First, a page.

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Is This A Good Way to Get A Discount on British Airways?

Is This A Good Way to Get A Discount on British Airways?
Joe Cortez

The FlyerTalk Forum is a pretty big place, so, when a particularly good piece of FlyerTalk comes across our desks, we put it on the front page for regular Reports From the Forum. Want to read more? Check out the Reports From the Forum tag, or head to the forum yourself to see what the FlyerTalk is about.

When you find discounted deals on business class tickets, it’s always a good time to book, right? That’s what one FlyerTalker is asking–and the responses add even more questions about customer service and expectations that flyers need to know before buying an airline ticket.

When FlyerTalkers find a deal on business or first-class seats, they are often the first to book them–before sharing them with the rest of the community. But what happens if the price seems too good to be true?

On the forums, FlyerTalker andymcdonnell asked just that about British online travel agency TravelUp. After seeing Club Europe seats advertised for “significantly less” than on the British Airways website, he was left wondering: “Are they reputable?”

The answers from other members offer good advice for booking through any online travel agency.

“They are a 3rd party and all the hassles that go with that are to be considered,” answered IntVic. “While I had no problems with them, the issue is when things don’t go as expected and you have to deal with them as the first port of call.”

VFRonTop also had a similar review of the company: “I’ve used them before and they are fine, as long as the trip is uneventful,” they write. “As others have mentioned they are hit-and-miss if things go wrong.”

Every online travel agency has terms and conditions that each flyer must abide by when buying through them. For instance: in Orbitz’ terms, they note that flyers must “abide by the terms and conditions of purchase imposed by any supplier with whom you elect to deal,” and must not use their website to circumvent airline rules. With Travelocity, their terms for collecting best price guarantee claims state all claims must be an “apples to apples” comparison, and that stand-alone flights on Spirit Airlines do not qualify for the guarantee.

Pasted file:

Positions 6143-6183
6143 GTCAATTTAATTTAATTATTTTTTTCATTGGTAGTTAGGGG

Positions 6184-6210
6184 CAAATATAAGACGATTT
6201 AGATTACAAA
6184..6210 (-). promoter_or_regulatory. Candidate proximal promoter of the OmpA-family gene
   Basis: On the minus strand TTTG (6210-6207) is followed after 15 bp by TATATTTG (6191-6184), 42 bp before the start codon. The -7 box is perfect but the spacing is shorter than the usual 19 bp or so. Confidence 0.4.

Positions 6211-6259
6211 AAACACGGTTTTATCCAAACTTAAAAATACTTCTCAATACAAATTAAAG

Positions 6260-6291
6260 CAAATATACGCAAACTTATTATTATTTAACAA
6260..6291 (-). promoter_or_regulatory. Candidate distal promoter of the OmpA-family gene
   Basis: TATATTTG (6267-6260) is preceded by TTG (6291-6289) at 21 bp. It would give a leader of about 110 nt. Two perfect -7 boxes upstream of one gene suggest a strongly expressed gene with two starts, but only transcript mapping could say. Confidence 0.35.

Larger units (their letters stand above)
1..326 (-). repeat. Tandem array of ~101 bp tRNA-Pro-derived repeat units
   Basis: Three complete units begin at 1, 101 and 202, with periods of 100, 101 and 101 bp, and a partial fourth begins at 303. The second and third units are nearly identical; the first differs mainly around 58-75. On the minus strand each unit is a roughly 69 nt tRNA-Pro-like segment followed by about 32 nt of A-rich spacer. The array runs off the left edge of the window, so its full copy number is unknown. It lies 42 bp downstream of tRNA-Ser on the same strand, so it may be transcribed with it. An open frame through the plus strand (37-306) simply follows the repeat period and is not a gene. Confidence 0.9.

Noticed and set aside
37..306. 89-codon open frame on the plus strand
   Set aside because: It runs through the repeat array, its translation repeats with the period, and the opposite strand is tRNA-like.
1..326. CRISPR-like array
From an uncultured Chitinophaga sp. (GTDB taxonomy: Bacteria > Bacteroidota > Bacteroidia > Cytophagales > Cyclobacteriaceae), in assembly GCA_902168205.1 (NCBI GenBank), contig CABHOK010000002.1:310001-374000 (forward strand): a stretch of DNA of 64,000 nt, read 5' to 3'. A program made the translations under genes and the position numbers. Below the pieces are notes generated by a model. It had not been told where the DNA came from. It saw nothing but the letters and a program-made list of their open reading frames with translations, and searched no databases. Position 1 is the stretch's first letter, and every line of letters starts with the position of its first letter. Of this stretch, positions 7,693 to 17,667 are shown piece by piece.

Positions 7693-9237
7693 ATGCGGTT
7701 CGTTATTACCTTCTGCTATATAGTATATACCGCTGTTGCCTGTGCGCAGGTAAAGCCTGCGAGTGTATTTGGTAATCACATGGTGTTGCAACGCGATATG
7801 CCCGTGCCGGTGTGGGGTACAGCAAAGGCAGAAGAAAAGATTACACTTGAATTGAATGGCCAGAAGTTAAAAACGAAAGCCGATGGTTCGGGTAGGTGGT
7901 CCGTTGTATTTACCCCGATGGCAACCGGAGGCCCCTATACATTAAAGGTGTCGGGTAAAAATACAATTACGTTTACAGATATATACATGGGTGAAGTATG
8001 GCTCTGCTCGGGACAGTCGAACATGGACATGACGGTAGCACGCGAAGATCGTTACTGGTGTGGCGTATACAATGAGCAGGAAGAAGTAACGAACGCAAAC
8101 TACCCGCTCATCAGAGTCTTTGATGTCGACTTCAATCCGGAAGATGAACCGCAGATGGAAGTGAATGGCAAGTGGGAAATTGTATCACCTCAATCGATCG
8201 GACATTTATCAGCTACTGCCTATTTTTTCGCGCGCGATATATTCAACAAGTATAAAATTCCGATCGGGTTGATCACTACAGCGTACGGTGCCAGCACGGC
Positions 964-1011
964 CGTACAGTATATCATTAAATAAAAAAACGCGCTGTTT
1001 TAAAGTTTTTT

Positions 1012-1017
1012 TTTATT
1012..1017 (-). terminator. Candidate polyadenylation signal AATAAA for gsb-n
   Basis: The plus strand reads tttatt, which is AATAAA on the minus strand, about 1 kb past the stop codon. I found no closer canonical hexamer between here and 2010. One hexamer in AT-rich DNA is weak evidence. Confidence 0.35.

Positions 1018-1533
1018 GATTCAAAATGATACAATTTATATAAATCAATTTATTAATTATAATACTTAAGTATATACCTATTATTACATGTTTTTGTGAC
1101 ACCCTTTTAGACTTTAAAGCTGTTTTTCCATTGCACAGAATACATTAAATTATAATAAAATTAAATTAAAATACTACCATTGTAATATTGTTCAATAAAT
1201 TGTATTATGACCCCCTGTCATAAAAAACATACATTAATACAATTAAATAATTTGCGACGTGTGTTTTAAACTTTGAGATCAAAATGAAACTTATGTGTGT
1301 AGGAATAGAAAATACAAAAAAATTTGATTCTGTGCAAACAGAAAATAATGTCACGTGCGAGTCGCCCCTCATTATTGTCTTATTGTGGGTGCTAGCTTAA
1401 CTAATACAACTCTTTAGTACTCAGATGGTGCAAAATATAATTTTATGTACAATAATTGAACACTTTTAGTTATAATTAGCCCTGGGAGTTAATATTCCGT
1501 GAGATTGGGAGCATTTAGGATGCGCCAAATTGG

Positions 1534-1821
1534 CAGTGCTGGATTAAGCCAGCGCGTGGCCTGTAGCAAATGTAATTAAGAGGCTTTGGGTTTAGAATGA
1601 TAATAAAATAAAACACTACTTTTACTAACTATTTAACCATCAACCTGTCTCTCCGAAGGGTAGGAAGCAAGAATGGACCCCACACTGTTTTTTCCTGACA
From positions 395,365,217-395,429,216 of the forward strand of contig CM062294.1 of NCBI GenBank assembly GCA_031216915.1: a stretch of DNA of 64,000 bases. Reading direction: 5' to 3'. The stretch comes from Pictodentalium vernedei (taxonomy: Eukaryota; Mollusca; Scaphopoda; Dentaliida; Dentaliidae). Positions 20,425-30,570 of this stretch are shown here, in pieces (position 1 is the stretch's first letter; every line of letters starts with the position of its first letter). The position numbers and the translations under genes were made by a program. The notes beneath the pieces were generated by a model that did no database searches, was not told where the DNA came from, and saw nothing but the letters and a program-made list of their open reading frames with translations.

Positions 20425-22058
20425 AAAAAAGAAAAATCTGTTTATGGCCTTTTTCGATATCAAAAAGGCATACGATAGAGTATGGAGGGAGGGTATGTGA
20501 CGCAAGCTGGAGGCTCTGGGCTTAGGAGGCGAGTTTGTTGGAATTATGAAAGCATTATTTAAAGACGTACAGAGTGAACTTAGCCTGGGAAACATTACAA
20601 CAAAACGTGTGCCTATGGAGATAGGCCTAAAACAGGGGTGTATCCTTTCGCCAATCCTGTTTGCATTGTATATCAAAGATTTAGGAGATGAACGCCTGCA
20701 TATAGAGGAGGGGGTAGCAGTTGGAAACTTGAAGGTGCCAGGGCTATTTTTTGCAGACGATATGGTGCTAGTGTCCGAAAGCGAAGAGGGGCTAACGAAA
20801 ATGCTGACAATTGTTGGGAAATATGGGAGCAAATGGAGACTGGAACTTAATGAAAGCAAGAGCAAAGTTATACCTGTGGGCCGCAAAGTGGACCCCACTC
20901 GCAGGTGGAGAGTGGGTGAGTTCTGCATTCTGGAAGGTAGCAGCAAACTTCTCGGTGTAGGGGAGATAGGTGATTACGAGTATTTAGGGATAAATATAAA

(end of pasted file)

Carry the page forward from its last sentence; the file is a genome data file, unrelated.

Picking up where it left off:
Other flyers use the published prices on TravelUp for British Airways’ own best price guarantee. Some travelers claim to save money this way when booking directly with the British flag carrier.

“Used it [British Airways best price guarantee] a few times now,” writes Infocustv on the forums. “Never had an issue with [British Airways] responding within a few days and providing a voucher for the difference which I have used towards other flights.”

But even that comes with a set of separate conditions. On the British Airways site, the terms state qualifying fares must be purchased at ba.com, and flyers must submit proof of the lower fare the same day they book–including the fare conditions.

Before booking any discount ticket, be sure to understand what to do if things go wrong. In many situations, airlines will direct you back to the online travel agency if flights get delayed, canceled, or otherwise changed.

TravelUp also has a company representative on FlyerTalk and offered assistance directly to a flyer who registered a complaint about the company in the thread.

What is your opinion of TravelUp? Share your experiences on the FlyerTalk Forums!

 

[Featured Image: British Airways]

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